Friend. Leader. Brother. Son. Captain. Tar Heel.

These are just a few of the words that are repeated when friends, family, teammates, and coaches are asked to describe Kirk Urso.

Kirk, the senior captain of the 2011 Men’s Soccer National Champion squad, cemented himself in the Carolina Men’s Soccer history books, not only playing in the most matches in a season (26) and in a career (91), but also helping lead his team to four successive College Cups, and being named the ACC Men’s Scholar-Athlete of the Year.

But more importantly, he is remembered as being a devoted friend before his sudden passing in 2012.

“I know that competitive sports were important to him and he prided himself on being confident in what he did and also being the best at everything he did,” said Kyle Urso, Kirk’s older brother. “It had nothing to do with sports in general – it was being a good person, friend, bother, and son, and I think his legacy will be how he made other people feel about themselves.”

That sentiment is echoed by Carolina Men’s Soccer head coach Carlos Somoano.

“He just embodied what we want a Carolina athlete to be, a Tar Heel. I think for me, I never really thought of him as a student-athlete, but a close friend. I’m proud I was able to be part of his journey.”

Kirk earned the respect of his teammates and coaches by being a friend first, before establishing himself as a leader of the program.

“He had such a unique way about his compulsion for success and representing the program in the right way, being a good teammate,” said Somoano. “He had this rare way of demanding and pushing and still having warm relationships with people. He was invested in it emotionally and then he backed it up with his actions too. He was able to be a leader put his money where his mouth was and push others to be better. He just made people better.”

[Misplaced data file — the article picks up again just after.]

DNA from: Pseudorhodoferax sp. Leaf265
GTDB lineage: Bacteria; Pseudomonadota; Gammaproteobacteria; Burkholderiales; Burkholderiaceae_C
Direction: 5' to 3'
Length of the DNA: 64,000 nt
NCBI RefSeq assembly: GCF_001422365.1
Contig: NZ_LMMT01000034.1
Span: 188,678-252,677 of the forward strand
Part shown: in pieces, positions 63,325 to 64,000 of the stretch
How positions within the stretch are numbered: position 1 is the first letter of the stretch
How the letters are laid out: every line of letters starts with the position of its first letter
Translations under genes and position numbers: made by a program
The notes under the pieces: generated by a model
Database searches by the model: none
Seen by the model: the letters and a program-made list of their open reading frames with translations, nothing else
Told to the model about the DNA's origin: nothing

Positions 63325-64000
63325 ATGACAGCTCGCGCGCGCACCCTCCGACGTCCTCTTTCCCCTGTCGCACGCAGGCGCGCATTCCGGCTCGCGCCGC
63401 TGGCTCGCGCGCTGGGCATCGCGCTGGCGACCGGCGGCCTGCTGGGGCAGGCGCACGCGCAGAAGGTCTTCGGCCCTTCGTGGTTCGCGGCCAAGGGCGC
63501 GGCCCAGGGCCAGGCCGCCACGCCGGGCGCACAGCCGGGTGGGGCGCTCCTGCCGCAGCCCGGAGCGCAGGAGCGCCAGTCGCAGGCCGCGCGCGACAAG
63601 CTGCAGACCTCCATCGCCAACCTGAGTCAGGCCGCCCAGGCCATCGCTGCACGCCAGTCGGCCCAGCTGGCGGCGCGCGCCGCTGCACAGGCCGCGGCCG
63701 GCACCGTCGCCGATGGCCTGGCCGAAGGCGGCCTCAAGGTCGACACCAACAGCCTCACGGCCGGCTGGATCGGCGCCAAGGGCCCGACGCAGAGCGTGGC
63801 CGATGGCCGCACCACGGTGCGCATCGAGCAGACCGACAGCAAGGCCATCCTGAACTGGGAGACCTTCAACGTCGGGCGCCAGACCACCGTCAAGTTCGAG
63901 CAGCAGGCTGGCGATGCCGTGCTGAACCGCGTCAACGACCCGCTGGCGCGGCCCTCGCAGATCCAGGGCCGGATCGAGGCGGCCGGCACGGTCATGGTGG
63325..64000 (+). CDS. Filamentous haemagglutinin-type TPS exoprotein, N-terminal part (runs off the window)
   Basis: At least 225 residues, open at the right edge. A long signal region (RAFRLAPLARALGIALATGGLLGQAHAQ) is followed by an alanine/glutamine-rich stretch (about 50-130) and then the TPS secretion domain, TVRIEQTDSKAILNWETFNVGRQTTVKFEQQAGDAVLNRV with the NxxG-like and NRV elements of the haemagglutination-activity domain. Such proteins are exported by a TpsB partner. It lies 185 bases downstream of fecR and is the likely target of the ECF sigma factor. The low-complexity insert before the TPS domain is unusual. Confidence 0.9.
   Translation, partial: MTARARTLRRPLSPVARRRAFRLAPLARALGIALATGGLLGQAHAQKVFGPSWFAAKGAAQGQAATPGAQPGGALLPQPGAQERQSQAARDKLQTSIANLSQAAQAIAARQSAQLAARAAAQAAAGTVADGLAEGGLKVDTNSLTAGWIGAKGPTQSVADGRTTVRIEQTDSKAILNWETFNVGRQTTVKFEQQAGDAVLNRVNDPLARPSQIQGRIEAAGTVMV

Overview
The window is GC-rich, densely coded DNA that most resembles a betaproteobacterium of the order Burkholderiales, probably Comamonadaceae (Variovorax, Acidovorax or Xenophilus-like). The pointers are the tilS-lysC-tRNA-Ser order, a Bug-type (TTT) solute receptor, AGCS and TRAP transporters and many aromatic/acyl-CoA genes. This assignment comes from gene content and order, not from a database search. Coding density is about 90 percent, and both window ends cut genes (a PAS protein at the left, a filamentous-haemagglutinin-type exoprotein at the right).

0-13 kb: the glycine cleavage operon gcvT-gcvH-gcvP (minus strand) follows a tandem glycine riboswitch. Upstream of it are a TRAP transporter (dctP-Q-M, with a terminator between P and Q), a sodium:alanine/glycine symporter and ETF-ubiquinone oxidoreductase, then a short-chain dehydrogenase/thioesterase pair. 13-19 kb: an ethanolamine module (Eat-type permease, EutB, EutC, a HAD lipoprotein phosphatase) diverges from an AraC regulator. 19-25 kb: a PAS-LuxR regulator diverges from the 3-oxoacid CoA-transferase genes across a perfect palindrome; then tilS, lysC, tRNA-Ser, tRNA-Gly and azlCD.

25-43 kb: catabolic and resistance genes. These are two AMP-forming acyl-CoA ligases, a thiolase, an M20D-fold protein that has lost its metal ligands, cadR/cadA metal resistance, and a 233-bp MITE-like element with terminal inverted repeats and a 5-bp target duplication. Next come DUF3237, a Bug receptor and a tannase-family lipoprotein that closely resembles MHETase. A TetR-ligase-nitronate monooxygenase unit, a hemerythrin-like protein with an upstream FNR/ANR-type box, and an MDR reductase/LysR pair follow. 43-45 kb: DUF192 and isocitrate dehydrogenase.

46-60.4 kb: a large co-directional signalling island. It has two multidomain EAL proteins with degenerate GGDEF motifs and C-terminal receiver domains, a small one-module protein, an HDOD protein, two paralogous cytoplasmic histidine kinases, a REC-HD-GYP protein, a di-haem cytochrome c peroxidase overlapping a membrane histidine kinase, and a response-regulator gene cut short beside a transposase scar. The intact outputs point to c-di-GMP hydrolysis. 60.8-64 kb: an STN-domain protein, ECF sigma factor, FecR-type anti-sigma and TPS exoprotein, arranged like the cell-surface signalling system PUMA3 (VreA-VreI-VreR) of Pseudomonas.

Rob Lovejoy, a sophomore on the team during Kirk’s senior season, recounted Kirk’s particular leadership style.

“He was one of those guys that you looked up to who had an innate leadership style that the younger players in particular gravitated toward. He really took all the younger guys under his wing. He treated everybody with the same amount of respect and made you feel like an important part of the team. It was a no-brainer to help lead the effort to commemorate someone who meant so much to the program and to me personally.”


With the construction of the new Soccer & Lacrosse Stadium on campus came the opportunity for Carolina supporters to give to the facility through naming opportunities. When presented with the idea of naming the student section in honor of Kirk, Lovejoy was immediately on board to spearhead the effort.

“It’s a great way to honor somebody who means a lot to UNC Men’s Soccer,” Lovejoy said. “In the beginning I just reached out to our soccer alumni network and worked with the coaches before we posted a couple of links on social media. Eventually we hit our goal weeks. I’m so happy it came to fruition.”